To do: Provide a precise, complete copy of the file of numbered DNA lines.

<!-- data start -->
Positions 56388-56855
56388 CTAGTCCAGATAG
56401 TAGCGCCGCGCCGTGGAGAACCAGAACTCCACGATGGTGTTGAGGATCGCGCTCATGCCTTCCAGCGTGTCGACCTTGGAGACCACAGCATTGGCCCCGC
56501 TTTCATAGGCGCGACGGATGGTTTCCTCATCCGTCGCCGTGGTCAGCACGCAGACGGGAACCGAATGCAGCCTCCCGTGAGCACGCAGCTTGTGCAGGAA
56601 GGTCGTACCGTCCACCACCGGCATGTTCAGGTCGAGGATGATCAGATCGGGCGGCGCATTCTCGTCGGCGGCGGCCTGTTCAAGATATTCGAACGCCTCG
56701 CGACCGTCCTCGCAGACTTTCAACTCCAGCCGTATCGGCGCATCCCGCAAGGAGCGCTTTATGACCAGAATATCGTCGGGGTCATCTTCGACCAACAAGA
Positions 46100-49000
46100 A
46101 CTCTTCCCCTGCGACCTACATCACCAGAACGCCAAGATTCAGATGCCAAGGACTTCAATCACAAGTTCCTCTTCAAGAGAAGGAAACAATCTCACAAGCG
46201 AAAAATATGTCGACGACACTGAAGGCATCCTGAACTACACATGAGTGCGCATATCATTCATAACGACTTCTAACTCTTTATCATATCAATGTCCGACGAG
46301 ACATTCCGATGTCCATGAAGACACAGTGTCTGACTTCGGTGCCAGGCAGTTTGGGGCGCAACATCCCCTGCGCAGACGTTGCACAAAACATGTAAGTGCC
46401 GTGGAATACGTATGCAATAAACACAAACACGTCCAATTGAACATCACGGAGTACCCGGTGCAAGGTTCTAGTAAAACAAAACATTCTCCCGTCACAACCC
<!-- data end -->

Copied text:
Positions 56388-56855
56388 CTAGTCCAGATAG
56401 TAGCGCCGCGCCGTGGAGAACCAGAACTCCACGATGGTGTTGAGGATCGCGCTCATGCCTTCCAGCGTGTCGACCTTGGAGACCACAGCATTGGCCCCGC
56501 TTTCATAGGCGCGACGGATGGTTTCCTCATCCGTCGCCGTGGTCAGCACGCAGACGGGAACCGAATGCAGCCTCCCGTGAGCACGCAGCTTGTGCAGGAA
56601 GGTCGTACCGTCCACCACCGGCATGTTCAGGTCGAGGATGATCAGATCGGGCGGCGCATTCTCGTCGGCGGCGGCCTGTTCAAGATATTCGAACGCCTCG
56701 CGACCGTCCTCGCAGACTTTCAACTCCAGCCGTATCGGCGCATCCCGCAAGGAGCGCTTTATGACCAGAATATCGTCGGGGTCATCTTCGACCAACAAGA
Positions 46100-49000
46100 A
46101 CTCTTCCCCTGCGACCTACATCACCAGAACGCCAAGATTCAGATGCCAAGGACTTCAATCACAAGTTCCTCTTCAAGAGAAGGAAACAATCTCACAAGCG
46201 AAAAATATGTCGACGACACTGAAGGCATCCTGAACTACACATGAGTGCGCATATCATTCATAACGACTTCTAACTCTTTATCATATCAATGTCCGACGAG
46301 ACATTCCGATGTCCATGAAGACACAGTGTCTGACTTCGGTGCCAGGCAGTTTGGGGCGCAACATCCCCTGCGCAGACGTTGCACAAAACATGTAAGTGCC
46401 GTGGAATACGTATGCAATAAACACAAACACGTCCAATTGAACATCACGGAGTACCCGGTGCAAGGTTCTAGTAAAACAAAACATTCTCCCGTCACAACCC